Thursday, September 29, 2011

The one with the Table

OK, so I posted a few pictures a little bit ago of some new pieces that I was getting ready to refinish. Well, FINALLY after lots of experimentation I finished one of the two pieces. I know I know, it took forever but having a plan of refinishing and then actually executing it are two entirely different beasts. My fluffy dreams of re staining this coffee table were replaced by the realities of 100 degree weather, sanding, wind, more sanding, not having hours on end to wait for the stain to dry, did I mention sanding? So I might be exaggerating a bit but it did take alot longer than I had anticipated. I'm gonna try and make this short but I have a feeling that I'm channeling Storybook Lady from "You've Got Mail" today so bear with me.
I found this table at Goodwill a few months ago for $15. I immediately thought that I could fix the little stubby table in no time flat ( it may have been wishful thinking at that point).

I took the little guy home and then he sat. He sat in the garage for awhile. He waited so patiently for me to make him handsome. Poor little coffee table, he was neglected in the heat for a lot longer than I wanted him to be. But I finally remembered that he was out there still waiting for a makeover and decided to get started. My vision was for him to be super dark, an almost black stain at first. But, I changed my mind and thought that a dark brown would be a little bit warmer and bring out the grain a little better. I also realized after 30 minutes of trying to hand sand this table, that I ABSOLUTELY needed a different approach. See, I'm working on the whole patience thing but I haven't quite got the knack for it yet. Time for a Lowe's trip! I did a little research so I was 90% sure that what I needed was an orbital sander. It's a great tool for refinishing as well as lightweight and pretty inexpensive. I was pretty excited to buy my first power tool I have to say. See, I've used plenty of power tools but I haven't actually purchased my own, I normally rely on dad's garage for that.  It was pretty monumental I have to say. I picked the De Walt because it's one of the best brands of power tools (thanks for that tip dad) and it was the best price too.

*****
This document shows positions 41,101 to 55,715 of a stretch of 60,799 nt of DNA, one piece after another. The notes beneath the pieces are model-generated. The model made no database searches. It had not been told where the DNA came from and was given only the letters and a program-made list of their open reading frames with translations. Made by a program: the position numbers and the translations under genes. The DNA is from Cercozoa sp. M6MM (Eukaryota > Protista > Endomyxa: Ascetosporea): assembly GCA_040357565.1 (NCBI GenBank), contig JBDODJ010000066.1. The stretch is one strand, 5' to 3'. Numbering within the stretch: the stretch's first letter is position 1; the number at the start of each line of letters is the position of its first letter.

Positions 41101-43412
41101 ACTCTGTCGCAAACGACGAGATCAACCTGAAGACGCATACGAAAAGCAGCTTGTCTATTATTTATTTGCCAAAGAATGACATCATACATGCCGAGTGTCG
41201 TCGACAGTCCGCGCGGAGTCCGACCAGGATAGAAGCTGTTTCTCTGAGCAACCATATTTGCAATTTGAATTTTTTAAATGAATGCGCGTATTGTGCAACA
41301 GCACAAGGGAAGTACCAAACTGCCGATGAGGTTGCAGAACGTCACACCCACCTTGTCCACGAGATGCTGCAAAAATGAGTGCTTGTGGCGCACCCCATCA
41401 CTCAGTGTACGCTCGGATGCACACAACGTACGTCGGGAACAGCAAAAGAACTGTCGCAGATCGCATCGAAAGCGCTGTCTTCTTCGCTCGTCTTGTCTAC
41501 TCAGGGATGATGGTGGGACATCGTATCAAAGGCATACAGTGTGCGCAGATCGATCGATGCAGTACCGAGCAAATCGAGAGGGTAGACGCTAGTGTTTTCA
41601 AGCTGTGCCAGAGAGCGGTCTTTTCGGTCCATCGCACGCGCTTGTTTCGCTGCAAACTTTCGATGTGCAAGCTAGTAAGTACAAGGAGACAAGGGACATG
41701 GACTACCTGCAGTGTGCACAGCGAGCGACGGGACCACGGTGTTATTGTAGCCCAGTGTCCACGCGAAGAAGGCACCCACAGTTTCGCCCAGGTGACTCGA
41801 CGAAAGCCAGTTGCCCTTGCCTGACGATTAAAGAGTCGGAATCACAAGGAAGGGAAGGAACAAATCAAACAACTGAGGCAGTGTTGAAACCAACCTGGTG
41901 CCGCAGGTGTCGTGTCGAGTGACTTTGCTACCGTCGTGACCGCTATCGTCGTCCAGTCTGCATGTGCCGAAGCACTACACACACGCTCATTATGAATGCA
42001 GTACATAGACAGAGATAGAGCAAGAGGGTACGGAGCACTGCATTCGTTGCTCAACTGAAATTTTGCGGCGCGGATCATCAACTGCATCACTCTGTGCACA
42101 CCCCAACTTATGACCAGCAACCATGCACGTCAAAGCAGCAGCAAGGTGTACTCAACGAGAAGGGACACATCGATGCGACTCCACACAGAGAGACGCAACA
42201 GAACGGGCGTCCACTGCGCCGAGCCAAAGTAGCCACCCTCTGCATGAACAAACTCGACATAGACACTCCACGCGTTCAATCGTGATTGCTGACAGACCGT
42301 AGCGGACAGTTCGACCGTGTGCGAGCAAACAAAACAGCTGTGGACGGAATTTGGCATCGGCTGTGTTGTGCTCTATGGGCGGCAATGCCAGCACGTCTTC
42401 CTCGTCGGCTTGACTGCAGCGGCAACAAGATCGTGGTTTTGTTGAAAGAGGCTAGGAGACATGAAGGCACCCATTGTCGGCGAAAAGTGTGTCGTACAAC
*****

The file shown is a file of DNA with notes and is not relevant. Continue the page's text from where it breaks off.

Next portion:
Power tool!

Oh my goodness, did that orbital sander makes things easier. That table went from an ugly stain (see picture above) to this in only around 30 minutes!

Some of the scratches that went pretty deep.

My moment of excitement wore off once I realized that there were a few deep scratches in the table and I decided that I needed to sand it down to the bare wood with no stain showing. After a little bit more time I got it to look more like this:
Almost there!

Finally I got most of the scratches out and got the stain off.

Woo hoo! Sorry for the excessive amount of photos during the staining process but it was completely gratifying to take it back to the bare wood and start over from scratch. I went over the table with a finer grit sandpaper as well to achieve a smoother surface that would soak up the stain more evenly. Sandpaper tip: the higher the grit size (120,220 etc.) the smoother the outcome on the table. I started with a lower grit to get the stain off, it was about an 80, then switched to a 120 and 220 to achieve the smoothness I was looking for.

Next was time to stain. Since I'm a beginner at the re-staining process I decided to start with the bottom of the table just for practice. I removed the legs, went ahead and sanded the bottom and got to work.